Taiwan's AU Optronics plans to seek an injunction in the US against the import and sale of LCD panels made by South Korean rival LG Display that infringe on four of its patents. This could potentially hurt consumers because LG accounts for over a quarter of the world's LCD panel supply.
The potential ban on LG Display (LGD) panels comes after a US court case wrapped up Friday, with the US District Court for the District of Delaware ruling that LGD failed to prove that AU Optronics (AUO) violated four patents related to materials and processes used in making LCD panels. The ruling ends a three and a half-year court battle initiated by LGD that included a counter-claim against LGD by AUO. AUO won the counter-claim portion of the case in a ruling announced on February 16.
"The court concludes that AUO has established by preponderance of the evidence that LGD literally infringes the patents asserted by AUO in this action, and that LGD has not established by clear and convincing evidence that the asserted patents are invalid," wrote Judge Joseph J. Farnan Jr in a 77-page verdict.
In Friday's 67-page court ruling, Farnan said LGD did not establish infringement of its patents by AUO.
"AU Optronics is very pleased with the result," it said in a statement on Sunday. Based on the findings from the counter-claim trial and the end of the LGD infringement trial on Friday, AUO said it will seek the injunction against LGD.
"AUO hopes that LGD's customers will immediately cease purchasing any unauthorised infringing products from LGD for sale or use in the U.S. without the need for further court action," AU said in its statement.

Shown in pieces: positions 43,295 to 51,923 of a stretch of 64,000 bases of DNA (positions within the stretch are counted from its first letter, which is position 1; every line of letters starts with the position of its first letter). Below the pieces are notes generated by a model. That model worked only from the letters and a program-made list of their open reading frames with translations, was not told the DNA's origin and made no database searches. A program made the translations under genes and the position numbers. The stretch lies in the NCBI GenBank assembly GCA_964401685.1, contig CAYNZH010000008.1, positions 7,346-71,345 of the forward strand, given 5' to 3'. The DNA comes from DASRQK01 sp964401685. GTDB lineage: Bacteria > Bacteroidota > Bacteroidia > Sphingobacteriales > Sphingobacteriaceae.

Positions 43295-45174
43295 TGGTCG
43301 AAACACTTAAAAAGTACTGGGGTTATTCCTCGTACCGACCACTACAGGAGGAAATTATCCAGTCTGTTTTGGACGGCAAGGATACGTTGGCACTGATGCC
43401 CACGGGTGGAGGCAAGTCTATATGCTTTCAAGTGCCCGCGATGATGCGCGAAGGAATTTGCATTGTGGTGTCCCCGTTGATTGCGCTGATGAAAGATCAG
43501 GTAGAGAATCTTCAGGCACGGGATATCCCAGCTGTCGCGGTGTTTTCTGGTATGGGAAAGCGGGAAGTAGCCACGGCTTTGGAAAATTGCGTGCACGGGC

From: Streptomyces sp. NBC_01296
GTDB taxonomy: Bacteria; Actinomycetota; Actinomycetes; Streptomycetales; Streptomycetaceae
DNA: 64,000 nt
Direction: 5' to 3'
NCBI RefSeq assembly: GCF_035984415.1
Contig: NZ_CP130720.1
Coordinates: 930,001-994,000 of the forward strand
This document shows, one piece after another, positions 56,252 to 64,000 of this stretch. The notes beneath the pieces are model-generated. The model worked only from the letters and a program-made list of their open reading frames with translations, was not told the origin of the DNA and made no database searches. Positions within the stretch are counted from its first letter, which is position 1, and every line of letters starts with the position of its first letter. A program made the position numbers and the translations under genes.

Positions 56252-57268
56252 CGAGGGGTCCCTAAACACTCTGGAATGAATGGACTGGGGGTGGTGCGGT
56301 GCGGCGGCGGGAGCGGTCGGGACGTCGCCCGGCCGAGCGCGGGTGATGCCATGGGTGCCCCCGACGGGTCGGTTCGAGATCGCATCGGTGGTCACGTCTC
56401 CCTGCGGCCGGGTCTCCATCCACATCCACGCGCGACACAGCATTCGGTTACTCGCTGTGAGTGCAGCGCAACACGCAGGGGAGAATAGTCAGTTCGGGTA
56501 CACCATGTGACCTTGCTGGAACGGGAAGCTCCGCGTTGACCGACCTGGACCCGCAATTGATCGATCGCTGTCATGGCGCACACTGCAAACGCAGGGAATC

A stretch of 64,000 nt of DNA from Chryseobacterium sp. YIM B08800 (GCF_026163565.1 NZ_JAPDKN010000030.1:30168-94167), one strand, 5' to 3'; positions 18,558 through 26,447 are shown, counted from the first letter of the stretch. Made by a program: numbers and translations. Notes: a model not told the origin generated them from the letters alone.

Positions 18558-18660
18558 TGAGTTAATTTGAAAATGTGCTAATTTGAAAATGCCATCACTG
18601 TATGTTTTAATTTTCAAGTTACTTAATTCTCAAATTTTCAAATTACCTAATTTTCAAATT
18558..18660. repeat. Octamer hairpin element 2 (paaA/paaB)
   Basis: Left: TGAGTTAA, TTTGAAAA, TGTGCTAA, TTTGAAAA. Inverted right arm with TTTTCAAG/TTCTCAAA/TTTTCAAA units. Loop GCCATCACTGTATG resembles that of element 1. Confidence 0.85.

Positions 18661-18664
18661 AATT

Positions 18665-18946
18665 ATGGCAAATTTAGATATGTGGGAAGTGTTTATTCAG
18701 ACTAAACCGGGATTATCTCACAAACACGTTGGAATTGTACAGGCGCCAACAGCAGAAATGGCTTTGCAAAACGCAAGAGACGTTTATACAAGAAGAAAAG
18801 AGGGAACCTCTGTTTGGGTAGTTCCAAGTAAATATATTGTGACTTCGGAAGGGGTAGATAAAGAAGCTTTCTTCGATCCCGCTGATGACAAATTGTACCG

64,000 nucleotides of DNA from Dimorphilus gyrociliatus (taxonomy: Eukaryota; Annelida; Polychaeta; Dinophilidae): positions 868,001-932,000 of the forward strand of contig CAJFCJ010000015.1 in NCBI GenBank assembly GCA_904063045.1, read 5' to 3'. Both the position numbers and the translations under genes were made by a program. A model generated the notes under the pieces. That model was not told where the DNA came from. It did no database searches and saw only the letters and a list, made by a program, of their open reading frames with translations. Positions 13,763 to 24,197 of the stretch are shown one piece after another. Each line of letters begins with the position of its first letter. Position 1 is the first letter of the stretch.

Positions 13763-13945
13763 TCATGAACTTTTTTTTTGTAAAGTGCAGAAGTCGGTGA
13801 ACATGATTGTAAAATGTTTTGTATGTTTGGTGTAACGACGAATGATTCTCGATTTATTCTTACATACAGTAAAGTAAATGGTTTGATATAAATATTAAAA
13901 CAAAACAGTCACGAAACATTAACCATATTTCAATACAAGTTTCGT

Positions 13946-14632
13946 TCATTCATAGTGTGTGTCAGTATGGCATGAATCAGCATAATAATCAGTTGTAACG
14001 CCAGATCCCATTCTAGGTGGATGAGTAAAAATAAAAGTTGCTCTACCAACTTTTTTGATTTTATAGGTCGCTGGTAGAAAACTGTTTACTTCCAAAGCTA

LGD representatives could not be reached for comment by phone and did not immediately respond to emails.
LGD could file further appeals or motions in its case or reach a settlement with AUO on the matter. Barring such action, an AUO victory in any kind of US import injunction against LGD could hurt US consumers amid strong demand for products that use LCD screens.
LGD has shipped more large-sized LCD panels, used in screens for LCD-TVs, laptop PCs and desktop monitors, than any other LCD maker in the world for the past six months, according to market researcher Displaybank.
The company shipped 25.2 percent of the global supply of such products in March, compared to 22.5 percent by second-place Samsung Electronics and third-ranked AUO's 17.2 percent.
LCD shipments have been so brisk in recent months that PC makers such as Asustek Computer have complained of some shortages, and Displaybank noted that large-sized LCD panel shipments reached an all-time high of 56.87 million panels in March.